Foot test can detect heart rhythm disorder in diabetic patients

foot test
© Prot Tachapanit

A simple annual foot test can help detect atrial fibrillation in patients with diabetes, according to research presented at EHRA 2021

Patients with diabetes are advised to attend annual foot checks due to the risks associated with increased blood sugars such as poor circulation, nerve damage, numbness, and even foot amputation if problems go undetected.

The prevalence of atrial fibrillation is at least two-fold higher in patients with diabetes compared to those without.

In a new study, showcased at EHRA 2021, an online scientific congress of the European Society of Cardiology (ESC), two podiatrists and six podologists examined 300 patients with diabetes for rhythm abnormalities during pulse palpation of the foot arteries.

Those with rhythm abnormalities underwent a Doppler ultrasound to verify the observations.

Anticoagulation medication

The researchers found that 51 patients (17%) had previously undiagnosed atrial fibrillation. They were advised to visit a cardiologist for an electrocardiogram (ECG) to reinforce the diagnosis and discuss treatment.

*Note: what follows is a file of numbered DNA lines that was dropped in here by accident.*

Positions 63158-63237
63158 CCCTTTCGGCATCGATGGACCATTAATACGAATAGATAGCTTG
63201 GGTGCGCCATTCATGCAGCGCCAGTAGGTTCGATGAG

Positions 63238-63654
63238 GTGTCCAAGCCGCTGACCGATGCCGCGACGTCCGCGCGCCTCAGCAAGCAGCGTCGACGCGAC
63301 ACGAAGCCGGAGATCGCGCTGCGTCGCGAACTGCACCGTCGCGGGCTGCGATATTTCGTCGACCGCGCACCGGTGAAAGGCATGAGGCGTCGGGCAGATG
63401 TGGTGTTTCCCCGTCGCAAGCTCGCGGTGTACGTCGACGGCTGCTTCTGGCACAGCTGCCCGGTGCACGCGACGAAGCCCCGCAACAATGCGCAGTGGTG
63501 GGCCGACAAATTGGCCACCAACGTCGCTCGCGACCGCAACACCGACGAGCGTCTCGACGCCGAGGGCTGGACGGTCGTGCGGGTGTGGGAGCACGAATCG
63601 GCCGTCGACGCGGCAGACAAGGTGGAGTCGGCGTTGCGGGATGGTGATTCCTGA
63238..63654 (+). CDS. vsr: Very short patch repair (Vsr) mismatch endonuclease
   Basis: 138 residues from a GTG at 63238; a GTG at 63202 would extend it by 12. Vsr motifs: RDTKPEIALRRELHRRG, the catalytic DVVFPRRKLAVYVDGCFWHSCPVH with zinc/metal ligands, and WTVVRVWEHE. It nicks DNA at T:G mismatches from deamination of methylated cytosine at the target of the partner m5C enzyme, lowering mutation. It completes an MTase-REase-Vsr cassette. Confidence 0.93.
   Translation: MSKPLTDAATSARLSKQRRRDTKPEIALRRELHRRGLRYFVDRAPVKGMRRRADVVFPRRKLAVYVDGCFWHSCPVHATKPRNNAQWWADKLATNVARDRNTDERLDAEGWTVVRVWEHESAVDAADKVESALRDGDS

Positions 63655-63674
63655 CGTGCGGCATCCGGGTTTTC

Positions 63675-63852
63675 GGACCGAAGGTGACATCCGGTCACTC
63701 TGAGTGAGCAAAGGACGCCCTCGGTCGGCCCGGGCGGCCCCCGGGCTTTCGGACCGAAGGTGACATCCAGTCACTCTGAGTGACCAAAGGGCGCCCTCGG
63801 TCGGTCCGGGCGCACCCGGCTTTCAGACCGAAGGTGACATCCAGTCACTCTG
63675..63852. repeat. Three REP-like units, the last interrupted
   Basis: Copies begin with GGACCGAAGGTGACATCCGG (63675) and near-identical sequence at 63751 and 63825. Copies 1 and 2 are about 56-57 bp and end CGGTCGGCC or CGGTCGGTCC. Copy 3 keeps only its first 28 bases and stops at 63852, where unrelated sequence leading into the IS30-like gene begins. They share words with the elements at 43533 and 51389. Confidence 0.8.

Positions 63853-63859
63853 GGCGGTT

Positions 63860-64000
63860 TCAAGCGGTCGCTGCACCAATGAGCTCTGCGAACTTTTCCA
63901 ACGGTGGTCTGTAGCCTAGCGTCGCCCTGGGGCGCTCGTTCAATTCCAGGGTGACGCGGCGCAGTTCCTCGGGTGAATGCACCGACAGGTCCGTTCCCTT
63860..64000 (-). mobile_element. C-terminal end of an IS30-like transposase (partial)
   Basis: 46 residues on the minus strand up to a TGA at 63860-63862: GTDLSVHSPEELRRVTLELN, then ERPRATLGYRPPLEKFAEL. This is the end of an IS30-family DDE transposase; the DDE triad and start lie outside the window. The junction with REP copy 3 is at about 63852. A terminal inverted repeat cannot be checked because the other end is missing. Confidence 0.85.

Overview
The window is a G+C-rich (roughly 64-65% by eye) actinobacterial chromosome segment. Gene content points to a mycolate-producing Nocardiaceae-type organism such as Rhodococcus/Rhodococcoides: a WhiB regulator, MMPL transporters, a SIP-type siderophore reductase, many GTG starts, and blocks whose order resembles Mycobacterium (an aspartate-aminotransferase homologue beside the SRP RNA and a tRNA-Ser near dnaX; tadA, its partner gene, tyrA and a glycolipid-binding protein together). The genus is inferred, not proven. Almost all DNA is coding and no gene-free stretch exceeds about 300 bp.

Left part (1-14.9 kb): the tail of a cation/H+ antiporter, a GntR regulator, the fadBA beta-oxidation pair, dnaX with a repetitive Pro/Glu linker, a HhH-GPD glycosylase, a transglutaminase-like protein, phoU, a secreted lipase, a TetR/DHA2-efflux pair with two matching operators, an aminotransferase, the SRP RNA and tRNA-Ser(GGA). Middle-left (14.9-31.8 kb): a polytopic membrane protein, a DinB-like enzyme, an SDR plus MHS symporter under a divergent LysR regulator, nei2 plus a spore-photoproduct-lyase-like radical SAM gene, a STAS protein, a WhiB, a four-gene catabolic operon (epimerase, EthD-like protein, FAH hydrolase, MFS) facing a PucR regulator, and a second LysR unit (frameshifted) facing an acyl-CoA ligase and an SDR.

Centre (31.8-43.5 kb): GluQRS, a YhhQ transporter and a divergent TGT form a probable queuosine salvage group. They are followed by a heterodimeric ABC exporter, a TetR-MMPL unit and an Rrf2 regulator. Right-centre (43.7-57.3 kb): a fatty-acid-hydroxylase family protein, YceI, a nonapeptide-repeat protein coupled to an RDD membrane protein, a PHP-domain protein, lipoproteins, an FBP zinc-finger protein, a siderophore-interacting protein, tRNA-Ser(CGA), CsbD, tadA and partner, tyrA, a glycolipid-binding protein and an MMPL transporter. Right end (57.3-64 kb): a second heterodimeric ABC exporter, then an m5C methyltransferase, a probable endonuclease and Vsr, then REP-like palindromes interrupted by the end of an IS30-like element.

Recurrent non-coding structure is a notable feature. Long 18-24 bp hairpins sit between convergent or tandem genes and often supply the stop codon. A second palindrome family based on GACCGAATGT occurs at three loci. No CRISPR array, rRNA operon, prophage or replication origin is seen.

Although people with atrial fibrillation have a five times greater risk of stroke, anticoagulation medication is an effective preventive therapy.

“In our study, one in six patients with diabetes had previously undiagnosed atrial fibrillation,” said study author Dr Ilias Kanellos of the European University of Cyprus, Nicosia. “This presents an opportunity to provide treatment to prevent subsequent strokes.

“The yearly check-up includes palpating the arteries in the feet to examine whether there is healthy blood flow. During this examination, we noticed that some patients had an irregular rhythm and decided to investigate its usefulness for diagnosing atrial fibrillation.

“The study has identified a simple, quick, and low-cost way to identify patients with diabetes who have a heart rhythm disorder they were unaware of. This intervention has the potential to avoid strokes and preserve the quality of life in this patient group.”

180 of the patients were men and 120 were women. They had an average age of 60 years.


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